"Cerebral" is a relative term, of course - because combat is never exactly slow. I love Dark Souls to death. I even tolerate Dark Souls II, mostly for its DLC. I haven't been able to buy Dark Souls III yet on account of being broke af, but I'll probably like that, too! But I'm bringing these up because, while there are definitely some Souls-y aspects to this game, they also offer a really useful contrast as far as pacing goes. Dark Souls wants you to watch patiently, avoid going in half-cocked; it's a fairly gentle game moment-to-moment that finds difficulty to allowing your mistakes to accumulate. Hammer does not do that. Hammer is the kind of game where if you're doing perfect for 90% of the battle and then you spend a couple seconds dropping the ball, you're dead. The player is much more powerful relative to foes than they are in Dark Souls because they have to be - you're expected to perform with speed, efficiency, and precision in equal measure. But the nature of playing efficiently does preclude the purest sort of reactive arcade action - the energy system will punish you for tackling encounters without a gameplan, right? You have to prioritize targets and use space to maximize your own opportunities for offense while minimizing the times at which you're exposed.

Autoscroll rooms, then, are a "different" kind of shooter: pure bullet hell, fast enough to make ground combat seem kinda pokey, with much more emphasis on simply... reading stimuli and reacting to it. No level terrain, no cover, no hazards or obstacles - just you and wave after wave of foes, and your goal is just to keep yourself alive until you're automatically delivered to your goal. The situation is too fluid to make a plan that'll do you a damn bit of good, and while there's less mechanical complexity here it can be difficult to stay alive in spite of that just because of how fast everything is shifting and changing.

I don't want autoscroll rooms to be a frequent thing, mind you; they should be a fun, kinda stressful break from the more standard gameplay rhythms. Equal parts refreshing, even relaxing - you're not expected to be working out battlefield tactics with bullets flying at you from all directions; you have exactly one tactic, "dodge things, fire at them," if you get into the zone it should feel kinda Zen - and harrowing. You're having a blast the whole autoscroll interlude - let's say we want these to be about 90 seconds long on average - and then you're really glad it's over.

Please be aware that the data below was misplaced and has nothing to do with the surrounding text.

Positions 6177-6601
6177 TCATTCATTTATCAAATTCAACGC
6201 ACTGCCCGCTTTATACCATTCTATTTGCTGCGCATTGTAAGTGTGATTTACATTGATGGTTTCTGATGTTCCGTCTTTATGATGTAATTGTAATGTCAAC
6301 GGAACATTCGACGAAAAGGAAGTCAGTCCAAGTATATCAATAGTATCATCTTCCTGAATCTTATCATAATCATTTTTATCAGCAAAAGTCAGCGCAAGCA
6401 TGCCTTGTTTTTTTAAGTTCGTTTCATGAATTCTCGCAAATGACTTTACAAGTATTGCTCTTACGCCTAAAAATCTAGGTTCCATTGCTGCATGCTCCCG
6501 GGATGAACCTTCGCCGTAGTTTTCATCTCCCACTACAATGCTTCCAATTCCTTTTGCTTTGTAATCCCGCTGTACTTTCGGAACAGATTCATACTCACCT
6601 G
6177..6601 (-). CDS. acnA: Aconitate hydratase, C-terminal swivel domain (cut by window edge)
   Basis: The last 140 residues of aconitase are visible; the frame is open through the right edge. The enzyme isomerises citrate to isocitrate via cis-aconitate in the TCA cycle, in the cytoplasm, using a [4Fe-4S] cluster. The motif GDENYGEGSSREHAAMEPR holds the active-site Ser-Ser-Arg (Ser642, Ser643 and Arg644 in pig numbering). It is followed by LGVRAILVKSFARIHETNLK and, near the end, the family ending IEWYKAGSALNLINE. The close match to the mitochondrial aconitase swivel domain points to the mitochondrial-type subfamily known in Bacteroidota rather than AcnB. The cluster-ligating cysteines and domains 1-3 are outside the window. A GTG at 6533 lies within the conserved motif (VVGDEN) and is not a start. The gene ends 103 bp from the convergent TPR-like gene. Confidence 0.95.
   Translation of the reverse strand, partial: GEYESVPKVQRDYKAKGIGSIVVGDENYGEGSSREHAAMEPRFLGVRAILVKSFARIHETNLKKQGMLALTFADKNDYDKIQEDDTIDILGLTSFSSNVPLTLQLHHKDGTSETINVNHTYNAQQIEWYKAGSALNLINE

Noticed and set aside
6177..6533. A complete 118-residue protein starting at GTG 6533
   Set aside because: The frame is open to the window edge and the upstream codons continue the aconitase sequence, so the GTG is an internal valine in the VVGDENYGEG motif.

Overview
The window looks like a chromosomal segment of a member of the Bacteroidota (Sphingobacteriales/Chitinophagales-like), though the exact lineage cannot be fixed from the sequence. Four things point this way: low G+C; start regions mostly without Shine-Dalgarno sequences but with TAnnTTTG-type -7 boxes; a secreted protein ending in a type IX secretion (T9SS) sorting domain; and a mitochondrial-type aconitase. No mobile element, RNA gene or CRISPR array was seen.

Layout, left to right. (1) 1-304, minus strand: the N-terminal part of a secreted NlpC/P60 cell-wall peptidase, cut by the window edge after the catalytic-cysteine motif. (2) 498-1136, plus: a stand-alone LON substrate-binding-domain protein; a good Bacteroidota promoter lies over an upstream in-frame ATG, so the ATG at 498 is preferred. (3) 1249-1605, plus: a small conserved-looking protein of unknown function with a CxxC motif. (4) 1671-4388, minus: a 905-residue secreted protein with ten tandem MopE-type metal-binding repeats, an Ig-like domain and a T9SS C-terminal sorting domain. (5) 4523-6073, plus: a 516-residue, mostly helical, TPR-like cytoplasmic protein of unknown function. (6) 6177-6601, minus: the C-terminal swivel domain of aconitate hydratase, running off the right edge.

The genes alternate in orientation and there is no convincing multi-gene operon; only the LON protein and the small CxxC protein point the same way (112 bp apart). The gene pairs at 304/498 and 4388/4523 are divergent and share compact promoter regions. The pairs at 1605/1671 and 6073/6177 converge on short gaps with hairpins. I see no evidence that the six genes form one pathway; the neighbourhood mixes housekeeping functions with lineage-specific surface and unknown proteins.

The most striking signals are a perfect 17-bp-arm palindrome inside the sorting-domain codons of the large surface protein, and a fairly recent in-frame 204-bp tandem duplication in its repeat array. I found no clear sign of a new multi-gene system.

So basic gameplay rules of an autoscroll room:

a) you're automatically pushed forward along a "room" without room collision at considerable speeds. You can maneuver freely around the screen with the same controls you'd use for walking.
b) enemies fly in - mostly, but not always, from the same direction you're moving in. These are fast-moving, somewhat more regular in their patterns than standard foes so as to be easier to read, and typically very deadly and very frail. You're going to have great difficulty taking more than two hits and surviving, in most cases, but you can also kill something with basically whatever weapon feels good, and the free flow of energy lets you be cavalier with expensive things that you normally have to be much more reserved about playing with.
c) the bottom of the screen has a progress meter - literally, a track representing the total length of the autoscroll room w/ a player icon that moves from one end to the other; you know exactly how much longer you need to hold out at all times, which can be both reassuring (just a little longer) and really harrowing (FUCK I AM GOING TO DIE LIKE FIVE FEET FROM THE END OF THIS STUPID THING FUCK)

As for the role autoscroll rooms play in larger game structure: well, I think I'd be remiss if I didn't take advantage of the obvious fact that, given the Metroidvania aspects of this game, you're going to notice that 90 seconds of autoscroll is a long fucking room. That's enough to cross a huge amount of space.

So: autoscroll rooms act as quick transport between outlying regions. An autoscroll room is mechanically and aesthetically "other," compared to the more standard gameplay types, and it takes place in a space which suits that. When you enter the autoscroll area, you're shunted off into a... "tunnel" or "wormhole." Aesthetically, I like the idea of rendering this by actually using a garbage mix of tiles from the two connecting regions, with each "side" of the autoscroll room having greater quantities of tiles corresponding to its associated region. You're poking a hole in the world and speeding through a space that doesn't behave by the same rules to get where you're going - so working with my Game Boy aesthetic, a "glitchy" garbage screen (think the g1 Pokémon games'"glitch cities" for a quick idea of what this looks like) is an effective way to get that concept across.